Le sÃ©minaire LCR accueille **Amir Ben-Amram**(The Academic College of Tel-Aviv).

This talk describes an approach to the problem of
determining whether a program terminates for all input data.

The basic idea of Size-Change Termination (SCT) is to prove that in any
(hypothetic) infinite computation by the program, an infinite descent
in some data arises. When the data considered are drawn from a well-founded
set (typically the natural numbers), infinite descent is impossible, and
the logical conclusion is: no actual
computation path can be infinite.

The approach subsumes the usual methods of proving termination by
observing that "something decreases" in each loop, e.g., lexicographic
descent of a tuple of variables.

But how can the desired property be proven? The SCT technique relies on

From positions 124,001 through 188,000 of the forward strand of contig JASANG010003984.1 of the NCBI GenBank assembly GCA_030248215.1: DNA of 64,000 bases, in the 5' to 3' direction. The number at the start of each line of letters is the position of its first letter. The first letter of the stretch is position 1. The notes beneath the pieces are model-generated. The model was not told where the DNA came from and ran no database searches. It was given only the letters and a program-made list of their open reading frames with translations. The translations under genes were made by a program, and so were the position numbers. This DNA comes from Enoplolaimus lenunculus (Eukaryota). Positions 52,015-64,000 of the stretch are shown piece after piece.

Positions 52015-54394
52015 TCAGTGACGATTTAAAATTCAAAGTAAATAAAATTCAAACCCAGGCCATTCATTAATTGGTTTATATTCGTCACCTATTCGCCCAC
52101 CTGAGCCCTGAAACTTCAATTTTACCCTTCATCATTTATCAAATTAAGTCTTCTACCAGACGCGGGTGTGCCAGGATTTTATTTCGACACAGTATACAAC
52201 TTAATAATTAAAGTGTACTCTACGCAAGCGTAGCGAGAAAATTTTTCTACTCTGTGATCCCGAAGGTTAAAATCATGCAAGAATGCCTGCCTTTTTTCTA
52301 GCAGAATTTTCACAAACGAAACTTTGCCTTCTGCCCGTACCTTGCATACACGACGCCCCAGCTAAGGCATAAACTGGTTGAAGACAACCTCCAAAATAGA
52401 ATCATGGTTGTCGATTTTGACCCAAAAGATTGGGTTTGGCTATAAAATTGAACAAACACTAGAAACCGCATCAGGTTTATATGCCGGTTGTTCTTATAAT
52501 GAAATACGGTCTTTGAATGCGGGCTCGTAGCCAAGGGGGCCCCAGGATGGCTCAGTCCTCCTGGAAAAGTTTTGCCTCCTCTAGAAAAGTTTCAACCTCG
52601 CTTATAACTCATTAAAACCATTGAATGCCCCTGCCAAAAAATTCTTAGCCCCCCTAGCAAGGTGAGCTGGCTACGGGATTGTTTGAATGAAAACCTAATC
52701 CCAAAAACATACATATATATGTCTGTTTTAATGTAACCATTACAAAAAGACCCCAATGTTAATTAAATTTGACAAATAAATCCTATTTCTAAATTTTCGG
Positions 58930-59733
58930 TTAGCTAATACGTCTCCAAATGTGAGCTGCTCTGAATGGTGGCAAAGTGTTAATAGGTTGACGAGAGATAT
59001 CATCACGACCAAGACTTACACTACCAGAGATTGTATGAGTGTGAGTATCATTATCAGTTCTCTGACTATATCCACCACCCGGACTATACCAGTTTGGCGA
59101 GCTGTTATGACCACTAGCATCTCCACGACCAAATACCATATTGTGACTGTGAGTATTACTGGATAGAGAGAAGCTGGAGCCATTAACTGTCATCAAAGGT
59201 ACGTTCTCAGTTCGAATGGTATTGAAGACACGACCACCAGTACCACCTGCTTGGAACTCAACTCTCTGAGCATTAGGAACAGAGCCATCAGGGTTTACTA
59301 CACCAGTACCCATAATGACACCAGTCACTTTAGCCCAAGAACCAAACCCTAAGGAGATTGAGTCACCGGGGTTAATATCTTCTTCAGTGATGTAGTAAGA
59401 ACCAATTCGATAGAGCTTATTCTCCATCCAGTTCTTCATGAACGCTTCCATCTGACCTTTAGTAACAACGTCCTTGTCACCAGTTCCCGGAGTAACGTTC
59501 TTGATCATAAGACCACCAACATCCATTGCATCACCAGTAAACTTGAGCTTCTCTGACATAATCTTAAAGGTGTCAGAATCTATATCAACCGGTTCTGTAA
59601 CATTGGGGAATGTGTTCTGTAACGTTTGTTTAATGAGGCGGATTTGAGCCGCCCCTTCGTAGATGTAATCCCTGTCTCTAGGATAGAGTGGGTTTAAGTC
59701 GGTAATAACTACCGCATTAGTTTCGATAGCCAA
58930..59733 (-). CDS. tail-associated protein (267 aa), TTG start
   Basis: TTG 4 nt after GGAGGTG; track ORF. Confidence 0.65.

Size Change Graphs, a convenient abstraction of program behaviour.
Using these graphs, it is possible to formulate the condition of interest
in combinatorial terms, which helped to get several results, the first
of which was that the property is decidable.

Subsequent work identified the complexity class of the problem
(complete for PSPACE), investigated different algorithms (including
efficient approximations),
showed how to abstract different kinds of programs (functional,
imperative, high-order, TRS...), and a lot more.
This talk will be mostly introductory and include a brief exposition
of results from the research of the speaker and his colleagues.